Medicare Advantage: the Who, What, Where, Why… and What’s Next?

Over the past several years, Medicare Advantage (MA) insurance has been heavily criticized by health economists for the large degree of overpayments from Medicare, as well as by patients and physicians for restrictive networks, inconsistent coverage, and often high out-of-pocket costs for patients. Although one may think that MA plans fall under the Medicare/Medicaid umbrella based on the name of these plans, the MA program actually consists of private health plans.

MA is formally known as Medicare Part C; MA plans replace traditional Medicare and any Medicare supplemental policies. The MA plans are paid a monthly, predetermined amount to cover a beneficiary’s care, based on the Medicare spending for beneficiaries living in the same county who are enrolled in the Medicare fee-for-service (FFS) program. Additionally, a risk-adjustment model is applied via risk scores that are calculated based on demographics and comorbidities. These scores are then used to either increase or decrease the payment to Medicare for a specific beneficiary. The accuracy of the payment therefore heavily depends on the modeling that predicts expected healthcare costs for an enrollee.

The goal of the MA program for patients is to provide an overarching plan that covers Part A, B, and D benefits, without the need for supplemental prescription drug coverage; the goal for Medicare as it relates to MA is to have MA spending equal to FFS spending. Despite the assumption that Medicare modeling correctly estimates and pays these plans, research has shown that the risk scores overpredict MA plans’ actual spending. This is in part due to the selection bias that results in more favorable patients opting for MA plans over traditional FFS Medicare. It is important to remember that taxpayers fund Medicare, and Medicare funds MA – therefore, these patients, who often have significant financial burdens and limited access through MA plans, are technically still costing the government, and taxpayers.

The June 2023 Medicare Payment Advisory Commission (MedPAC) report to Congress outlines some potential ways forward to help alleviate major concerns with the MA program. MedPAC is an independent, non-partisan commission of experts in healthcare and health economics that advises Congress on issues relating to the Medicare program. They release two reports in March and June of each year that outline recommendations to the US legislature on issues requested by Congress. In the June 2023 report, MedPAC released “Favorable selection and future directions for Medicare Advantage Payment Policy.” In this report, the Commission outlines 3 potential approaches to reform MA payments to be less reliant on modeling approaches that are based on FFS spending. First, they suggest a competitive bidding model that would require reform of Medicare rebates, particularly so that patients are not charged higher premiums to compensate for lower payments. Next, they suggest reform to the payment model to rely on both FFS and MA beneficiary spending to capture a more accurate Medicare payment estimate. Lastly, they introduce the idea of a baseline payment with an administratively set growth rate, but they acknowledge the difficulty and complexity of this undertaking.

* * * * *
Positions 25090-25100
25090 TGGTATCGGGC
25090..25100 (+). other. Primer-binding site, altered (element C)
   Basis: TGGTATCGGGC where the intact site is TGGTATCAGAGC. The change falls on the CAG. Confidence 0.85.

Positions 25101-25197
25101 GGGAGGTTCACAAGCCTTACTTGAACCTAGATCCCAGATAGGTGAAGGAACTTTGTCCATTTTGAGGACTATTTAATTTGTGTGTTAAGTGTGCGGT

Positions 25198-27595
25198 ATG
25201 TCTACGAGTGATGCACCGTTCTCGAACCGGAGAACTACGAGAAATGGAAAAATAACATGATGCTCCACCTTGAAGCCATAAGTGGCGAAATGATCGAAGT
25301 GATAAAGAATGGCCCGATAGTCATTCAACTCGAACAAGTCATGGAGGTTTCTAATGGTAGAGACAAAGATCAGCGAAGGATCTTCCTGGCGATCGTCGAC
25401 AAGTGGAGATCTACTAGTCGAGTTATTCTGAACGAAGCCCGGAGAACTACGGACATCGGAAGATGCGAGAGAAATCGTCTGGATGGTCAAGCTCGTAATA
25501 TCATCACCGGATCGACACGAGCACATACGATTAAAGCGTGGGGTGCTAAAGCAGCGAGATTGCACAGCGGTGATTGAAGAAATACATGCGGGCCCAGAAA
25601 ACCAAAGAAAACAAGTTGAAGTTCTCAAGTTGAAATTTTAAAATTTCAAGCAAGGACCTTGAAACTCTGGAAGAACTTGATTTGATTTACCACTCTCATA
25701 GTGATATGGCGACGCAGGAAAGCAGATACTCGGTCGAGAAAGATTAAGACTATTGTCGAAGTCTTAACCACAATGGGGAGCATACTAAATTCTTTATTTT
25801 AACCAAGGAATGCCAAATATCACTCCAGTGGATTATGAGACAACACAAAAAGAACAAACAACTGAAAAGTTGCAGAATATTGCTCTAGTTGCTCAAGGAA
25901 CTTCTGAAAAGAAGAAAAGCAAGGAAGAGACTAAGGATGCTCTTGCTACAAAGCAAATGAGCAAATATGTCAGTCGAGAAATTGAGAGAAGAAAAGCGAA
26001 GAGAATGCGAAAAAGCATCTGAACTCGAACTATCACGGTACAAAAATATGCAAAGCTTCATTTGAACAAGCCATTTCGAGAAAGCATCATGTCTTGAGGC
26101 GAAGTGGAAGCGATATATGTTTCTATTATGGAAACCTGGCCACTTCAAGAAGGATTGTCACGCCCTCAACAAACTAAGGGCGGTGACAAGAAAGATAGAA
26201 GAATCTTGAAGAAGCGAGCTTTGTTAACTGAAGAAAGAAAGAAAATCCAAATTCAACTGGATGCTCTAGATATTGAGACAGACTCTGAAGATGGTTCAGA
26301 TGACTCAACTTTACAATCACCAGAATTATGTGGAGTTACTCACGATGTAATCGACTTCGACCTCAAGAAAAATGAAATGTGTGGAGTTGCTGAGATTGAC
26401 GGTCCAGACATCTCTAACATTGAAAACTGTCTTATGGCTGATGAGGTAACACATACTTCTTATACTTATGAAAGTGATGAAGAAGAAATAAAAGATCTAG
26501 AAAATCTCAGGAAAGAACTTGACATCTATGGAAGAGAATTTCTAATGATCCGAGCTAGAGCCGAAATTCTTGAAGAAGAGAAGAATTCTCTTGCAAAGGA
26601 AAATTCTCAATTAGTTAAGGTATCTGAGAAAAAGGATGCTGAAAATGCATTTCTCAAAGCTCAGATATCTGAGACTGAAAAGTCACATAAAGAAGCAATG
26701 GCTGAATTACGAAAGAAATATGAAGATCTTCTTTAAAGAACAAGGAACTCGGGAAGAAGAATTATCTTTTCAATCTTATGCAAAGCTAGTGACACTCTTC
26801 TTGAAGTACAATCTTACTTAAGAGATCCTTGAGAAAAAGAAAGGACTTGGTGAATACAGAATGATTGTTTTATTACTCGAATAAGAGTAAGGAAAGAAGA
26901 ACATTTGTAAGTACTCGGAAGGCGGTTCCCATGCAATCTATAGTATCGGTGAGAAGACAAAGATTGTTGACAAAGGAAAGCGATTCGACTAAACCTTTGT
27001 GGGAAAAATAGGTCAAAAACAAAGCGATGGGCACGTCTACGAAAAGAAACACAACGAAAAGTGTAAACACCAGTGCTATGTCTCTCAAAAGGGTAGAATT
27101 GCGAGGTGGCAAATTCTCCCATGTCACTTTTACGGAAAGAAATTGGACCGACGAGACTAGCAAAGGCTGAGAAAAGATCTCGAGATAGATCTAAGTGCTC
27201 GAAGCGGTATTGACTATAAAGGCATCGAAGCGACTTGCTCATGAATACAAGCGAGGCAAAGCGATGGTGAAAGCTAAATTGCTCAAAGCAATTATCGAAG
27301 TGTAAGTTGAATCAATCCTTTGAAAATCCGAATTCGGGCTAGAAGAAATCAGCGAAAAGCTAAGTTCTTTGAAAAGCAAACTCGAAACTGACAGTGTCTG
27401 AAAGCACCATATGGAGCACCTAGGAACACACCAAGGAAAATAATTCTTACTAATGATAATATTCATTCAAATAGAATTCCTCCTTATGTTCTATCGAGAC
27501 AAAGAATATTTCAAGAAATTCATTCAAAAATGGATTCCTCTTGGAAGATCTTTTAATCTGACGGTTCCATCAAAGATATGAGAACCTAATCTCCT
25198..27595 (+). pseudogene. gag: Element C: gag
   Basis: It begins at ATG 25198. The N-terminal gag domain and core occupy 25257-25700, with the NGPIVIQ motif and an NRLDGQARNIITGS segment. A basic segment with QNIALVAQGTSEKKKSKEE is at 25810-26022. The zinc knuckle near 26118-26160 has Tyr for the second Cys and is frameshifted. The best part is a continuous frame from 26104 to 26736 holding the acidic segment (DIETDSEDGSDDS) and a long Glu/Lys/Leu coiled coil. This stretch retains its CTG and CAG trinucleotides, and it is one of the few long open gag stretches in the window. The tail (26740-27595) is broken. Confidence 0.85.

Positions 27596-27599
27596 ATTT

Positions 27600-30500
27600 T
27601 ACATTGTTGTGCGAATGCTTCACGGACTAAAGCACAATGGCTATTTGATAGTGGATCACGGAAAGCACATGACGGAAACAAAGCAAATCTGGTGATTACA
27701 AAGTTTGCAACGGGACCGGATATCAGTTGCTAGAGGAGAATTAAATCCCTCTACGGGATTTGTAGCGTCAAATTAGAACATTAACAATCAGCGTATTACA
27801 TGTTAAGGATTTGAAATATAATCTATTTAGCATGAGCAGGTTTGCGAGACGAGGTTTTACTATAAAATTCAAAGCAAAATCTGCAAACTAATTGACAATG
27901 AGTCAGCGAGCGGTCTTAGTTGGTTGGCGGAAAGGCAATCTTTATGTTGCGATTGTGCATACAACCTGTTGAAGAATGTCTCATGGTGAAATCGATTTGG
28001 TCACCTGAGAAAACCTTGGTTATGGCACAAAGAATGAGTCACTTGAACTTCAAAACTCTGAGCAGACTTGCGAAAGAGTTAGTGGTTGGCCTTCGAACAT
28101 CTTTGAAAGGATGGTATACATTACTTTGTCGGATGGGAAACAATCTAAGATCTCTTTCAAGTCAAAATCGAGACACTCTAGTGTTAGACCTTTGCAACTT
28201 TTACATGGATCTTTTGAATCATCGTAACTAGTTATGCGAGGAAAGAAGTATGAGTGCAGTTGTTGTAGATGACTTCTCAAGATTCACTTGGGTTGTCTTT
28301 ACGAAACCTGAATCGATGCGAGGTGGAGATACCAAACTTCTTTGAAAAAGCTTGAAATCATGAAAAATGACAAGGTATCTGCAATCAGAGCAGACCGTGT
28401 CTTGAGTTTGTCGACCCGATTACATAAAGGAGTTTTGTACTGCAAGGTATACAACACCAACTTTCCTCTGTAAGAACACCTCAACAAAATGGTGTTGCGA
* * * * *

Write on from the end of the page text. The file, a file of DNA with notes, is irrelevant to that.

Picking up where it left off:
Based on recent hearings from the House of Representatives Energy and Commerce Health Subcommittee, it is clear that major reforms to MA payments out of Medicare are forthcoming to ensure sustainability of the current system. Since the pool of beneficiaries enrolling in MA plans is increasing while Medicare FFS enrollment is seeing sustained declines, some Congressional representatives have stated that Medicare FFS will need to become more attractive and competitive with MA plans. As Congress reconvenes after August recess, we are sure to see more debate on the way forward for the Medicare program as a whole.

Written by: Ruchika Talwar, MD, Urologic Oncology Fellow, Department of Urology, Vanderbilt University Medical Center, Nashville, TN